Dungeons & Dragons

Ironically, while Dungeons & Dragons was an inventive role-playing game that many subsequent games ripped off, the movie “Dungeons & Dragons” is a huge rip-off of “Star Wars,” “Star Trek,” “The Hobbit,” “Harry Potter” and countless other sources. It contains not one single character, line of dialogue or plot development that is original.

It also has rather little to do with the game, though it does feature a number of dungeons and a few dragons. Set in an ancient civilization in which the inhabitants have modern haircuts and speech patterns, the film introduces us to the evil Profion (Jeremy Irons), a magical fellow who seeks to gain power over the red dragons. It seems if you control the red dragons, you pretty much control the world. Fortunately, there is a complicated set of maps and task lists one can follow in order to acquire this power.

Opposing him is Empress Savina (Thora Birch), a Queen Amidala-like character who wants to end the prejudice that exists between Mages (the magical folks) and non-Mages. She also, needless to say, doesn’t want a bad guy controlling all the red dragons, so when Profion’s bald, blue-lipped henchman Damodar (Bruce Payne) kills the headmaster at a magic school and steals an important map, she is on the case.

Budding young sorceress Marina (Zoe McLellan) is framed for the murder, and she winds up on the lam with two non-Mages, a couple of thieves named Ridley (Justin Whalin) and Snails (Marlon Wayans). Seeking to clear their names as well as stop Profion, they also set out in search of the magic rod that will control the dragons.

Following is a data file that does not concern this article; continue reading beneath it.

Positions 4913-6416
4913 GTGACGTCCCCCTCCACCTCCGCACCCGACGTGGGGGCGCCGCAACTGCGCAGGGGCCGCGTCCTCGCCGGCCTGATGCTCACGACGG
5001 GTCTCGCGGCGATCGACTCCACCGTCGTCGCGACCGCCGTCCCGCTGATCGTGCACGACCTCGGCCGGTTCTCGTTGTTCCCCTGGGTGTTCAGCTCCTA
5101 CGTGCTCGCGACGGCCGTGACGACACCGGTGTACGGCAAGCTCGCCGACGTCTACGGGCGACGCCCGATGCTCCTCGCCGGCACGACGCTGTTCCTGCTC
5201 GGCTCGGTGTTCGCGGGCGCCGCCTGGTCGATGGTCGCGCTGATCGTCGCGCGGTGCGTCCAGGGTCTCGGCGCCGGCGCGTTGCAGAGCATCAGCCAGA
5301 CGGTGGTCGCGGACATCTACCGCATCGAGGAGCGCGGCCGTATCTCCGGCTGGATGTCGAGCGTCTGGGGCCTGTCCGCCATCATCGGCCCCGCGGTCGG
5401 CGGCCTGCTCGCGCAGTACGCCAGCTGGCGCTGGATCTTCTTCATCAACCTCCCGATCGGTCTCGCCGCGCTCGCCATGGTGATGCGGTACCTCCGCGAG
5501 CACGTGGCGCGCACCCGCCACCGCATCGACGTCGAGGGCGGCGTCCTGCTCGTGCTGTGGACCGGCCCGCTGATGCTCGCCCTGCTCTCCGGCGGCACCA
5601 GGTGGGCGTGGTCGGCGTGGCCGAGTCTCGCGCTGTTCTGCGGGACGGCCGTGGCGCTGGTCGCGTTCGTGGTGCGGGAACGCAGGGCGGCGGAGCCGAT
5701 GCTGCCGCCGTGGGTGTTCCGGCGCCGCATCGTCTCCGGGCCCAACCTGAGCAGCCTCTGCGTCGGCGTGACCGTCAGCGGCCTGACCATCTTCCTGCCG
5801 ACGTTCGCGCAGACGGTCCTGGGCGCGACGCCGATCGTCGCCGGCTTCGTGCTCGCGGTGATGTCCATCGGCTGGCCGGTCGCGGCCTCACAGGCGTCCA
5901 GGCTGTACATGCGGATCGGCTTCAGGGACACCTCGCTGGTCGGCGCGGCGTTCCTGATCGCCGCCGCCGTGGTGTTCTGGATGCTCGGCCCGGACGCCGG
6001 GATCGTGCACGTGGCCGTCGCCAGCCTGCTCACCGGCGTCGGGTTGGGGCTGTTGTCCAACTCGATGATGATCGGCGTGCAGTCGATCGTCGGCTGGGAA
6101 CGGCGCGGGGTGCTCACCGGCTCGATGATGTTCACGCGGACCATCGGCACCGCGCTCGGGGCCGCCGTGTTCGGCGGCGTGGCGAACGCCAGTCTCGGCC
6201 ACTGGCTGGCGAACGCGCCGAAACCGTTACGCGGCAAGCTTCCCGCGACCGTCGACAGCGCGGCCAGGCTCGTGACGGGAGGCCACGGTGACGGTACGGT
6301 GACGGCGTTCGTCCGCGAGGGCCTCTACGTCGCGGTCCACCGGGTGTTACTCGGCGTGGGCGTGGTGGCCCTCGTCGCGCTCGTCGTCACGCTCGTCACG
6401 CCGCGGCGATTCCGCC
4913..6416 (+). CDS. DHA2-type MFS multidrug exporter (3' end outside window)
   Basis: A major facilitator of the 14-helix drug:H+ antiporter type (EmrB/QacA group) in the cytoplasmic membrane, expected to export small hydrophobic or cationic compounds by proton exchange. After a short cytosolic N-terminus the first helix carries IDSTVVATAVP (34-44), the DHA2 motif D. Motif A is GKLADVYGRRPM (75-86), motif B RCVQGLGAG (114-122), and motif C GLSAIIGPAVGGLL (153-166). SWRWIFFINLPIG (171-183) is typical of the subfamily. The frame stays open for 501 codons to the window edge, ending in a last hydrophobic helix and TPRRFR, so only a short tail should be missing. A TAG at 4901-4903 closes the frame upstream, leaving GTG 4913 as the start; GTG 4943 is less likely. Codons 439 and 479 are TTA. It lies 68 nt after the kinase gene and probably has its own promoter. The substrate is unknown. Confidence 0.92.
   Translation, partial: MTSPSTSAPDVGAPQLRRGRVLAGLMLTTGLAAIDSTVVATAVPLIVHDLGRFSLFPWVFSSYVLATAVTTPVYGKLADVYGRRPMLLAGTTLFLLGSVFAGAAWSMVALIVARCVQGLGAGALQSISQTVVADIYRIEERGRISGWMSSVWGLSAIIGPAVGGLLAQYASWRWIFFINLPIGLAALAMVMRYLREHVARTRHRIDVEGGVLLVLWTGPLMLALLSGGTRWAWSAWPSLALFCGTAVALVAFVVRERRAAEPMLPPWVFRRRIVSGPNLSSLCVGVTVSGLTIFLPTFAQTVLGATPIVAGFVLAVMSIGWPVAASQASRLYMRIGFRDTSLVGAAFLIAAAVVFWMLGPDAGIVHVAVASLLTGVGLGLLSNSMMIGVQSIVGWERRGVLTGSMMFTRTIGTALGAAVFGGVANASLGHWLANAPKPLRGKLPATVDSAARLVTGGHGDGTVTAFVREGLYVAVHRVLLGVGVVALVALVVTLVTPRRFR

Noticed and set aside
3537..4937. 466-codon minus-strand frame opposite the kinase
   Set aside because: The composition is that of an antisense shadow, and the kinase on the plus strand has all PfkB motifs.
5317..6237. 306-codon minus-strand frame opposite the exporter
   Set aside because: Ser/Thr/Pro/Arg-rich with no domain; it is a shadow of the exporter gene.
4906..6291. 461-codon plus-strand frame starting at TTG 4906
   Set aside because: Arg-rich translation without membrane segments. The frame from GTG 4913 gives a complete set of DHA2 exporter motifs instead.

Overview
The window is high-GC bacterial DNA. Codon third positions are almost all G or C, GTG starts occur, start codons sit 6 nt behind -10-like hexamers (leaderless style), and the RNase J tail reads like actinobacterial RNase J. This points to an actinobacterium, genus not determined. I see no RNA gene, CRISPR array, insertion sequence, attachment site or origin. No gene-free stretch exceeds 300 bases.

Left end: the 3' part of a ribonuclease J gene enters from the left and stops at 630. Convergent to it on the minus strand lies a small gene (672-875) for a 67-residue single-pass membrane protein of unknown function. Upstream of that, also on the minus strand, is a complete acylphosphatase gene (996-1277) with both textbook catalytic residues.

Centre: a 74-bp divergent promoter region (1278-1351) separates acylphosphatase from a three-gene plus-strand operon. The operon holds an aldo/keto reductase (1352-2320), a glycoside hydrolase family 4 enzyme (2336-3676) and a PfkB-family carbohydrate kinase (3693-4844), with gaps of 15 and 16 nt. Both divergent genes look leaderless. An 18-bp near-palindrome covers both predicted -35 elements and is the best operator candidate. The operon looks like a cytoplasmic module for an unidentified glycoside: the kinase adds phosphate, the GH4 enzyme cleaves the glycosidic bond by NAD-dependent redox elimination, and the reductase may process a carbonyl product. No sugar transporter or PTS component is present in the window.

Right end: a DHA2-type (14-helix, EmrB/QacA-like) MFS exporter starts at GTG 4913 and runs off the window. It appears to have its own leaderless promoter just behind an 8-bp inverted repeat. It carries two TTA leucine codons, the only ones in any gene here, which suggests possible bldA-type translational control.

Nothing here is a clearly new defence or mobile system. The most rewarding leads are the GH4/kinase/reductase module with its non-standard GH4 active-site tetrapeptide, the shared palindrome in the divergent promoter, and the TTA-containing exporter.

It is fun to see magic used in a “Harry Potter”-ish way, but instances of it are few and far between, and serve mainly to make us look forward to the “Harry Potter” movie due out in 2001. The film also gets bonus points for killing off the Jar Jar Binks character (I won’t spoil it by telling you who it is, but you’ll recognize him and hate him the moment he Steppin Fetchits it onto the screen.)

This film is an all-you-can-eat buffet of bad acting, and Jeremy Irons is going back for seconds, chewing up the scenery with utter shamelessness. Giving him a run for his money is … well, everyone. Thora Birch seems to forget her lines several times, and Zoe McLellan is the worst actress this side of porn. It’s pointless to list them all, because they’re ALL bad.

“Dungeons & Dragons” is exactly as intelligent as a Saturday morning cartoon, no more and no less. Its problem is that it’s 105 minutes instead of only 30. It might be a reasonable so-bad-it’s-funny camp flick were it not for that excruciating length. But if your idea of fun is to hear Marlon Wayans scream like a girl several thousand times, then this film has a strength factor of 10. Otherwise, it has a crap factor of a million.

D (; PG-13, mild profanity, abundant fantasy violence, but nothing terribly graphic.)